Many states and counties have established safe, low-cost spay/neuter programs that make surgery easily affordable and accessible. To find an affordable program near you, search our Low-Cost Spay/Neuter Provider Database. If you're in New York City, the ASPCA mobile spay/neuter clinic offers partially or fully subsidized spay/neuter surgery for low-income dog and cat owners in the five boroughs.

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Karen

Wait---"used as a stud" and was "spayed" ? Uh---I think not. A stud would be a male and females get spayed.

Voice for the v...

Responsible n Yazzy r so correct about a Vet in their right mind telling people to not spay n neuter n then saws off the horns of cattle years later when they could have been dehorned right after birth. I spay n neuter every animal to include myself. Some are a lil chubby n some are not. It all depends on MANY factors. If feed a poor diet, no exercise, a thyroid condition, a bad Vet, exposure to certain hazards, etc. It is NOT just from having a spay n neuter surgery.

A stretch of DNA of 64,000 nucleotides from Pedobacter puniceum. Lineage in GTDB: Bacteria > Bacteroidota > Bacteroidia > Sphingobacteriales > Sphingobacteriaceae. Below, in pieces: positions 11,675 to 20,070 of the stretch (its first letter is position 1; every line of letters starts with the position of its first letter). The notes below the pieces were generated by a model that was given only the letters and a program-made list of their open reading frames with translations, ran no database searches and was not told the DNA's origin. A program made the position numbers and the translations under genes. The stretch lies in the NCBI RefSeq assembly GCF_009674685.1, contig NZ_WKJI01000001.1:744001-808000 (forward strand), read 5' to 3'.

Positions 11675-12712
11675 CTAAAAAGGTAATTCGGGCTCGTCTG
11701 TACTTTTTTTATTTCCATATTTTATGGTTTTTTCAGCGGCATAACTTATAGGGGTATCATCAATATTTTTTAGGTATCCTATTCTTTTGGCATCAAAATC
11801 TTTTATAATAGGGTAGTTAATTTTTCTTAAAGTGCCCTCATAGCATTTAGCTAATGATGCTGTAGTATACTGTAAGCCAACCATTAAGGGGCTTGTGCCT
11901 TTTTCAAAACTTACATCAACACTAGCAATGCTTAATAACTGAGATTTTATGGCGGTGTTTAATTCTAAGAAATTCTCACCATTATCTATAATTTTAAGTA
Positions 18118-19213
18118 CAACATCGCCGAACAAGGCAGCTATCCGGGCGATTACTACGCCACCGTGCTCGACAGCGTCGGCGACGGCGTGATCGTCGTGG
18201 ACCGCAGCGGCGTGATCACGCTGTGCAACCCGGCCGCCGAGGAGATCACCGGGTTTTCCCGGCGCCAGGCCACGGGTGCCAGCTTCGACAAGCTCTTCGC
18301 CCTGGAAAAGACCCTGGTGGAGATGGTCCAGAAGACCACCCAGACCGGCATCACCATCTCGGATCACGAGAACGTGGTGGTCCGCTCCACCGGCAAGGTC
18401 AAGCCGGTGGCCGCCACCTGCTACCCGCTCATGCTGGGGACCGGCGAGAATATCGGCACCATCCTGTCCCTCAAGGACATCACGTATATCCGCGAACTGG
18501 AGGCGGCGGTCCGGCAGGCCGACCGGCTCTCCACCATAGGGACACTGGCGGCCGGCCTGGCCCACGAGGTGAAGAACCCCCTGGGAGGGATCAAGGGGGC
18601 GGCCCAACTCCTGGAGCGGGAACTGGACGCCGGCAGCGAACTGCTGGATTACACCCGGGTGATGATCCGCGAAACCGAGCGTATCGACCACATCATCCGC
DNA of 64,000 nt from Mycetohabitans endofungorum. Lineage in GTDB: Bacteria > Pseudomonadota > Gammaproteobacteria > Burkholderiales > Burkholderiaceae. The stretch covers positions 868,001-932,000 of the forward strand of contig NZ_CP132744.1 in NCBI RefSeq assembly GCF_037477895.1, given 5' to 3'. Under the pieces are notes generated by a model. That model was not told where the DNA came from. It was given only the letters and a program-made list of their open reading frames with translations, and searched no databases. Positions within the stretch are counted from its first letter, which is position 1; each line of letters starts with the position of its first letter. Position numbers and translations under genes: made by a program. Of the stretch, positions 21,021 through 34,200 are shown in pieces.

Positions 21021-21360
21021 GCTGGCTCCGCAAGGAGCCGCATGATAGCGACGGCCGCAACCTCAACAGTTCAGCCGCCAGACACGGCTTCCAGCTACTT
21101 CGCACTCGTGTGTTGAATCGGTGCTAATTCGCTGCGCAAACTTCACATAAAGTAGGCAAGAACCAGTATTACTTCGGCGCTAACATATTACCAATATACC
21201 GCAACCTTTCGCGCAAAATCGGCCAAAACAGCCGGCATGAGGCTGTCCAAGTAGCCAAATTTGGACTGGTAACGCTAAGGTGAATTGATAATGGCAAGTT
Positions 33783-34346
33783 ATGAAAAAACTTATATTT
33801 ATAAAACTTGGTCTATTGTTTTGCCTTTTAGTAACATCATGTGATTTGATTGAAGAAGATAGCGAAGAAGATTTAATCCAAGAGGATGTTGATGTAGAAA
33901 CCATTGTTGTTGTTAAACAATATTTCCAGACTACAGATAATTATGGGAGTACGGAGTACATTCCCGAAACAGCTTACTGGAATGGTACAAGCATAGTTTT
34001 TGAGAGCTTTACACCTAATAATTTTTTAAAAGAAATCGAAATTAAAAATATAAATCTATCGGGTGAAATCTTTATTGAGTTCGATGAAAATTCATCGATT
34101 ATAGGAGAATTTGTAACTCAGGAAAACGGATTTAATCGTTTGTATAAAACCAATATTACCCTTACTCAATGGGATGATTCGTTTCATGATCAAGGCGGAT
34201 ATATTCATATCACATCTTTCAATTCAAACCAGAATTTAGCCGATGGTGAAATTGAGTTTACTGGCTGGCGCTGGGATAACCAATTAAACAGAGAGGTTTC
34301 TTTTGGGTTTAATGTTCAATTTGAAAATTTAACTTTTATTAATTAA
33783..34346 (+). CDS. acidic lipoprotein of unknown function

SF

Ignorance on display.

Liz

You need to get a new vet, yours a complete quack. I can't believe how dumb both you and your vet are.
Have fun watching your dog die of testicular cancer.

Sam

There is a great deal of propaganda about spaying and neutering your animals. This is found mostly in persons that are ignorant of actual animal care or those who refuse to take care of another life that has its own needs. Any good vet will tell you the full health care required by any animal be it intact or altered. Also, the person who went to school and had to be in the top 3% of medical school to be a vet has far more training and research to make claims and statements than someone who read a little on the internet, possibly on a flyer, or saw a "special" on television.